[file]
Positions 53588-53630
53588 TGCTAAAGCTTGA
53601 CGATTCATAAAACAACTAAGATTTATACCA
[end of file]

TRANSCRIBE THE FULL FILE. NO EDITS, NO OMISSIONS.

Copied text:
Positions 53588-53630
53588 TGCTAAAGCTTGA
53601 CGATTCATAAAACAACTAAGATTTATACCA